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Some Chocolate Labrador Retrievers are called chocolate for good reason. Everyone fawns over O'Malley.

O'Malley was sent back to Ohio for his heartworm treatment (couldn't get enough of the drug here in Toronto for some reason) and now that he's all fixed, he's back at Toronto Animal Services South getting ready for adoption.

For adoption information on this dog and other dogs (and cats and other animals), please visit Toronto Animal Services.

7 Comments to “O'Malley - Chocolate Labrador Retriever”

  1. Anonymous says:

    Sent back to Ohio? seriously? lack of heartworm medication in Canada is extremely worrying if this is so. Lucy you got some splaining to do? I don't understand this at all?

  2. Fred says:

    It's not the monthly drops that weren't available, it was the actual injections needed to kill the heartworm after a dog has contracted it - but yes, still worrying. I'm not sure if it was just a local to Toronto problem or what.

  3. Anonymous says:

    Fred, would you by any chance know the name of the drug manufacturer? I'd like to get to the bottom of this.
    A curious investigator. Well I guess that's an oxymoron.

  4. Fred says:

    Anon, I'm sorry I don't know the manufacturer. I'm not even sure what the name of the drug is, maybe just a much higher dose of the monthly drops? If there was a shortage on the drug, maybe a local vet might have that info.

  5. Alex says:

    According to this page:

    The only product currently available for the treatment of adult heartworms is melarsomine dihydrochloride (Immiticide® by Merial).

    That's different from the preventive drugs which are apparently:

    ivermectin-based heartworm preventive products

    It's apparently a global shortage, so Canada isn't getting singled out.

    I am not a vet, just good at google.

  6. Fred says:

    Thanks for digging. I hope the supply returns as I don't see heartworm disappearing anytime soon.

  7. Lisa says:

    This has been going on for awhile, and is a significant problem. They are bringing some Immiticide in from Europe, but it's case-by-case so it's still a big problem.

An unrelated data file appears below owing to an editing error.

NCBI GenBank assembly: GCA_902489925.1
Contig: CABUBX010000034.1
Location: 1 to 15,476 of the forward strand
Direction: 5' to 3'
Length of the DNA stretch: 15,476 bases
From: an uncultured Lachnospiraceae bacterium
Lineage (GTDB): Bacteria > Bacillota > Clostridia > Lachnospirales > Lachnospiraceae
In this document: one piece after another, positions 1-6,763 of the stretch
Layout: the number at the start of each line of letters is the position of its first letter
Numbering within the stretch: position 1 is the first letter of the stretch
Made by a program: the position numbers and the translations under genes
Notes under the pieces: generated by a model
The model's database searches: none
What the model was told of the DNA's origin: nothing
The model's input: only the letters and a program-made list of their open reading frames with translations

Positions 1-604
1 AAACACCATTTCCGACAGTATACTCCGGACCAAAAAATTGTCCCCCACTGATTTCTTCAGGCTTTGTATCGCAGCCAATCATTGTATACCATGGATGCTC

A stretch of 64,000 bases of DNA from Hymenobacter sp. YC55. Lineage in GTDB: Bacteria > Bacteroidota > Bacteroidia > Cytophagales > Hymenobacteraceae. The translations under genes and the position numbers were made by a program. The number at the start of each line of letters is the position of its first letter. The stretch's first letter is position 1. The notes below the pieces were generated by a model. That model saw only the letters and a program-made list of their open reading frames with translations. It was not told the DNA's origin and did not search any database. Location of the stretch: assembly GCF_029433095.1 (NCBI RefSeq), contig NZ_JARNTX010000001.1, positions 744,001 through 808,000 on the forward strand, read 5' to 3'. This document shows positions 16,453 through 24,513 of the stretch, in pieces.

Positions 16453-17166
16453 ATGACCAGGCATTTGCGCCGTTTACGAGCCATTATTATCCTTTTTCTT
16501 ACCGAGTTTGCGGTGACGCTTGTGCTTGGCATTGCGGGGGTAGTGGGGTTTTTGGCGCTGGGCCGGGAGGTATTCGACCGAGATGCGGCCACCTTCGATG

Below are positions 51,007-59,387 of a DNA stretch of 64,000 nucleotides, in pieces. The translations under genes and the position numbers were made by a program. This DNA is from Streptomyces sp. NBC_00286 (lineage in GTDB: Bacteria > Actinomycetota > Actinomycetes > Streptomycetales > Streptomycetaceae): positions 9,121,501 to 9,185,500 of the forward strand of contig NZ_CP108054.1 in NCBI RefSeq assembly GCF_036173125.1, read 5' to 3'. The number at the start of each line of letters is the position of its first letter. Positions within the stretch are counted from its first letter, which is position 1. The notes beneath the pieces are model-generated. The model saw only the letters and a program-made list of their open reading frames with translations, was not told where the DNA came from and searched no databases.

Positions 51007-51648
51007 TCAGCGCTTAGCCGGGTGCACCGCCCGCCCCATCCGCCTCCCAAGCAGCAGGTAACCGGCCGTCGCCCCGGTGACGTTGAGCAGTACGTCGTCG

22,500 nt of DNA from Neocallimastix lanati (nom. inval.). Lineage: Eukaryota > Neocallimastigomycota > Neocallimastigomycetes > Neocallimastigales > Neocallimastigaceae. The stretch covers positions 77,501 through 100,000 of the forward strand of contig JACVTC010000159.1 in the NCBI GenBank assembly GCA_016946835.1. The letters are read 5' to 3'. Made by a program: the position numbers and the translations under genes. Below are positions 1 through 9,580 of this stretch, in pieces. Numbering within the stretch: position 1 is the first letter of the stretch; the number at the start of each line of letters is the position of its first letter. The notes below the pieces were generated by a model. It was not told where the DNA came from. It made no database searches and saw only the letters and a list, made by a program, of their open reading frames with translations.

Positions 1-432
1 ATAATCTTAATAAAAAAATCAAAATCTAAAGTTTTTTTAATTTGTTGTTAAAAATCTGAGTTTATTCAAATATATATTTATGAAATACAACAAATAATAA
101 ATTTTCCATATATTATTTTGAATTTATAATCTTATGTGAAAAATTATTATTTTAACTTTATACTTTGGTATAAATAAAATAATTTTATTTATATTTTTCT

Shortly after Merial announced the impending shortage of Immiticide, orders from veterinarians flooded in and wiped out the company’s supply of the drug, Merial says. The resulting shortage could last for weeks or months, the company adds. Until supplies of the heartworm treatment stabilize, Merial says it has recorded requests from veterinarians and will contact those veterinarians when supplies become available.

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A request

The reason for this blog is to help get specific dogs adopted from TAS but equally important is to try to normalize the idea of shelter dogs being just as good and just as desirable as any other dogs including those which are regularly merchandised by backyard breeders, puppy millers and those few remaining pet store owners who still feel a need to sell live animals. The single greatest stigma shelter animals still face is the belief that shelter animals are substandard animals. Anyone who has had enough experience with shelter animals knows this is untrue but the general public hasn't had the same experiences you've had. They see a nice dog photo in a glossy magazine and too many of them would never think of associating that dog with a dog from a shelter. After all, no one abandons perfectly good dogs, right? Unfortunately, as we all know, perfectly good dogs are abandoned all the time.

The public still too often associates shelter dogs with images of beat up, sick, dirty, severely traumatized animals and while we definitely sometimes see victims such as these, they are certainly not the majority and, regardless, even the most abused animals can very often be saved and made whole again.

Pound Dogs sometimes discusses the sad histories some of the dogs have suffered. For the most part, though, it tries to present the dogs not as victims but as great potential family members. The goal is to raise the profiles of animals in adoption centers so that a potential pet owner sees them as the best choice, not just as the charity choice.

So, here's the favour I'm asking. Whenever you see a dog picture on these pages you think is decent enough, I'd like you to consider sharing it on Facebook or any other social media sites you're using (I know many of you do this already and thank you for that). And when you share it, please mention that the dog in the photo is a shelter dog like so many other shelter dogs waiting for a home. If we can get even five percent of the pet buying public to see shelter dogs differently, to see how beautiful they are and how wonderful they are, and to consider shelter dogs as their first choice for a new family member, we can end the suffering of homeless pets in this country.